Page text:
Just weeks before the eyes of the horse racing world will be on the Belmont Stakes, Governor Andrew Cuomo, along with the state's legislative leaders, announced Tuesday a deal to begin serious reform of the troubled New York Racing Association.
The plan calls for a 17-person advisory board, made up of seven appointees from the governor, five from NYRA and two each from the GOP-led State Senate and the Democratic-led State Assembly.
The board will be chaired by an additional Cuomo appointee who must be confirmed by the other board members.
The new makeup of the not-for-profit corporation will be in effect for the next three years to restructure, reorganize and conduct a "national" search for leadership.
At the end of three years, the board will go back to majority private control.
NYRA had been under fire recently for withholding more than $8 million that should have been paid to bettors for so-called exotic bets, which means bettors bet on multiple horses in a single race.
The deaths of 20 horses at Aqueduct over the winter are also being probed.
Earlier this month, NYRA replaced its top two officials, including NYRA president Charles Hayward.
"They always say it's not the crime but the cover-up," said Assemblyman Gary Pretlow of Westchester. "In this case there was a classic cover-up. Charlie Hayward was informed over a year and a half ago that NYRA was taking out too much money on exotic bets. He chose not to stop. Then, when it was found out, claimed he did not know about it."
The corporation has been in control of racing at Aqueduct, Belmont and Saratoga racetracks since 1955. Cuomo said Tuesday that many of the organization's problems could be traced back to its inception.
"I think you can go back to almost the time that NYRA was first started, 1955 or so, I think the structure was problematic from the birth," he said. "I think you've seen over the years that structure has never really worked quite well, literally, since the '50s."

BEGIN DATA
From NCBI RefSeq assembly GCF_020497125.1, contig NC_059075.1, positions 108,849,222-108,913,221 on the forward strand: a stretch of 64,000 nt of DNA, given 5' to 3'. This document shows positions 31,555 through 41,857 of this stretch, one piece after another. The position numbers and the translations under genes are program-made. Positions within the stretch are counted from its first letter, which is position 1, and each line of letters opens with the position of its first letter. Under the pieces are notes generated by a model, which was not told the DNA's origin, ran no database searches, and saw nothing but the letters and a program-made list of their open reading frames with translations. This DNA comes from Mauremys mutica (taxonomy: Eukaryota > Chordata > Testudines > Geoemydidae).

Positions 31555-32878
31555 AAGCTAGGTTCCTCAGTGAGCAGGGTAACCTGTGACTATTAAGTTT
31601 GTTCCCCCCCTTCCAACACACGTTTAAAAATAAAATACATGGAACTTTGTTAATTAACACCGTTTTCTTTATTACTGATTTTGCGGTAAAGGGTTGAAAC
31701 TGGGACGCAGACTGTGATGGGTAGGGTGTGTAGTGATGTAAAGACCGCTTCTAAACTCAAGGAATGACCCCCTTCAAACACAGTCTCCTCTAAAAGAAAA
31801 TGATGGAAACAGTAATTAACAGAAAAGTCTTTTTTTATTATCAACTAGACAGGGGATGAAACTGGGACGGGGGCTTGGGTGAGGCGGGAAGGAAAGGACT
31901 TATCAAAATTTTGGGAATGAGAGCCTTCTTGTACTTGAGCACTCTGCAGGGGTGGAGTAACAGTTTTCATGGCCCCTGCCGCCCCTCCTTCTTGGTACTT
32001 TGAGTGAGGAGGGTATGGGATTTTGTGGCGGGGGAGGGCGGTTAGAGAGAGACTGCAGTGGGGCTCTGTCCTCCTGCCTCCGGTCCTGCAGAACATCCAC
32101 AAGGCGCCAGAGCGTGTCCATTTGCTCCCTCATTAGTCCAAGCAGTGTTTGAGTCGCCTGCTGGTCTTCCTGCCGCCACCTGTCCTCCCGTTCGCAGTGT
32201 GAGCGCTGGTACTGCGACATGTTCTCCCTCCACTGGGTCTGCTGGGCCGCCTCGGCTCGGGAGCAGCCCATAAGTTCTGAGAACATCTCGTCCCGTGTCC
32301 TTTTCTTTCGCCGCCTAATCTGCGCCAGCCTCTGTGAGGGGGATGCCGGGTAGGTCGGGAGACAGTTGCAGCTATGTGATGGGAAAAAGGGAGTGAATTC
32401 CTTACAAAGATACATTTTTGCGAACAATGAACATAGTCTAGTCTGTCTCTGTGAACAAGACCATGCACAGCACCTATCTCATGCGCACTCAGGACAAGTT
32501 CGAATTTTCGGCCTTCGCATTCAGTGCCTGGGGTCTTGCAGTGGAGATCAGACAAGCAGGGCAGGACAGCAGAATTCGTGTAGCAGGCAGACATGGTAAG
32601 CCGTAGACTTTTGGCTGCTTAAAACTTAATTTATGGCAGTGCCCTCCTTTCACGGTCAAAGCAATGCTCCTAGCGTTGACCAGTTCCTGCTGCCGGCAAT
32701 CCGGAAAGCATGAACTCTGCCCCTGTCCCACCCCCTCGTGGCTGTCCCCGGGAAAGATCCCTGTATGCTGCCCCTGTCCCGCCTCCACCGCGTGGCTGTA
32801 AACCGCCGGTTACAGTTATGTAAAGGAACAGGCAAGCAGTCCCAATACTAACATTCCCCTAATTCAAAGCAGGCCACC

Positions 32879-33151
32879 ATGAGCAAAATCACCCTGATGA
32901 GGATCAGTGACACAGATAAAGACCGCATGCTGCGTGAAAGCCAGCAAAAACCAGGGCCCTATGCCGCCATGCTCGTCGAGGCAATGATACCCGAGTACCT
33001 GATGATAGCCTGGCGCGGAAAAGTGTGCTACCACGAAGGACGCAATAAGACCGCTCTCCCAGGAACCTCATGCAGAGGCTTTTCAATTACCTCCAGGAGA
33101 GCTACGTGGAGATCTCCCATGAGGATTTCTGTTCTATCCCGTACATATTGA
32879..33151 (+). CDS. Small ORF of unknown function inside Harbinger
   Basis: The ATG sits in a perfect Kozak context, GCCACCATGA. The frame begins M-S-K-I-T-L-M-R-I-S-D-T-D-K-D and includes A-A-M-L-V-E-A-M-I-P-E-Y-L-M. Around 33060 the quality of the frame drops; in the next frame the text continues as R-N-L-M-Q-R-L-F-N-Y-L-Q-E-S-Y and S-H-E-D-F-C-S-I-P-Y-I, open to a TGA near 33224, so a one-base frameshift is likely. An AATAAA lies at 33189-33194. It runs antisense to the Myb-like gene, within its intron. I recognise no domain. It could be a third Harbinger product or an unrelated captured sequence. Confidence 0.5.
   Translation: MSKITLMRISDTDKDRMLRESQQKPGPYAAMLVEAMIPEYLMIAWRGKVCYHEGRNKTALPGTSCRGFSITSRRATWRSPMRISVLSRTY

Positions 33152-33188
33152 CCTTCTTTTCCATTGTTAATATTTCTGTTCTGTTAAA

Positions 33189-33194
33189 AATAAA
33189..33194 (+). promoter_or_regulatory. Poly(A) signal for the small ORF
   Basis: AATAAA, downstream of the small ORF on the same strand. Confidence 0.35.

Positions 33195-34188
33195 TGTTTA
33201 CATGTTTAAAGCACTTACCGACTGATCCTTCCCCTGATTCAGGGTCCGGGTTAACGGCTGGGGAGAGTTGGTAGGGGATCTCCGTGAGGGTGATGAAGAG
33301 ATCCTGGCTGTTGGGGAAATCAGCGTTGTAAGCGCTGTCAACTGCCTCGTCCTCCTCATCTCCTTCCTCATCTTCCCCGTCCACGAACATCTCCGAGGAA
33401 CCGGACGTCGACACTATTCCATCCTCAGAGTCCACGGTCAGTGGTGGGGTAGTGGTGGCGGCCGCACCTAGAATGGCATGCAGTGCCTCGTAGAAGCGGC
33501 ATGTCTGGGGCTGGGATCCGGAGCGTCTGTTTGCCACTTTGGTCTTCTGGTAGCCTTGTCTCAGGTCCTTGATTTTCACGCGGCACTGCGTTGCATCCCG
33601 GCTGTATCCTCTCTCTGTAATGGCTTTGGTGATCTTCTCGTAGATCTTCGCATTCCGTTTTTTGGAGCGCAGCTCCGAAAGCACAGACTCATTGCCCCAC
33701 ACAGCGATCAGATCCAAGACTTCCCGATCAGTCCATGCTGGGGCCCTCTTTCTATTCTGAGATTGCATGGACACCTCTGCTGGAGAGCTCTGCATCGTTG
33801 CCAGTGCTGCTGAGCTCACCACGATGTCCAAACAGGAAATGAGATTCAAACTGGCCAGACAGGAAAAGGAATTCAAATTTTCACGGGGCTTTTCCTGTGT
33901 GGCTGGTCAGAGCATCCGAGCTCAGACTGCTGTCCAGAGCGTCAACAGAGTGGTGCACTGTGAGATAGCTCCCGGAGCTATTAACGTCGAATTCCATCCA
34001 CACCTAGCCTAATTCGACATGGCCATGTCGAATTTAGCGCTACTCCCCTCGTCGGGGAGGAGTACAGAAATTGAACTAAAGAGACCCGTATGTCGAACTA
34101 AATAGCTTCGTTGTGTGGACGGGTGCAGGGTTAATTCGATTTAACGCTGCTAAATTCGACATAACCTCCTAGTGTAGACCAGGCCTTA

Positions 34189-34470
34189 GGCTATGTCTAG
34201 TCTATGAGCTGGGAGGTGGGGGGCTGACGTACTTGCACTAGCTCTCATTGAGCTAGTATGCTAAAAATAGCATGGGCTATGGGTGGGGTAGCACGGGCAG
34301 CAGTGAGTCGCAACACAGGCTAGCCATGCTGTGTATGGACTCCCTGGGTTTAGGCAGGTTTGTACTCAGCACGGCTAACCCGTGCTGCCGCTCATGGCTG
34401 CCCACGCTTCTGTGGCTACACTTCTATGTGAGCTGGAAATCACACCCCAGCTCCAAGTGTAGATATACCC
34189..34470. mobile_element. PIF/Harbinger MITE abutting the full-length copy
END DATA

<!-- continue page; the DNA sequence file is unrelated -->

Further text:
Speaking to reporters in Albany, Cuomo said NYRA could have major economic benefits for the state but only if New Yorkers have faith in the organization.
"This is going to have a dramatic effect on racing and if we're really smart, we figure out how to bring these pieces together and develop a synergy between racing, gaming, etcetera," he said. "Second, we have to restore the public trust."
The governor has also expressed a desire to consolidate all of the state's gaming including racing, casinos and the lottery, under one authority.
The Belmont Stakes, scheduled for June 9, is the final jewel in horse racing's Triple Crown.
Kentucky Derby and Preakness winner I'll Have Another will vie to be the first Triple Crown winner since 1978.
On Tuesday, Cuomo denied that the upcoming Belmont played a part in his decision.
"There were a series of episodes that have happened recently," he said. "We've been in conversations for a couple of weeks, so the timing happens to be coincidental with Belmont. And Belmont, if my schedule allows, I'd like to be there."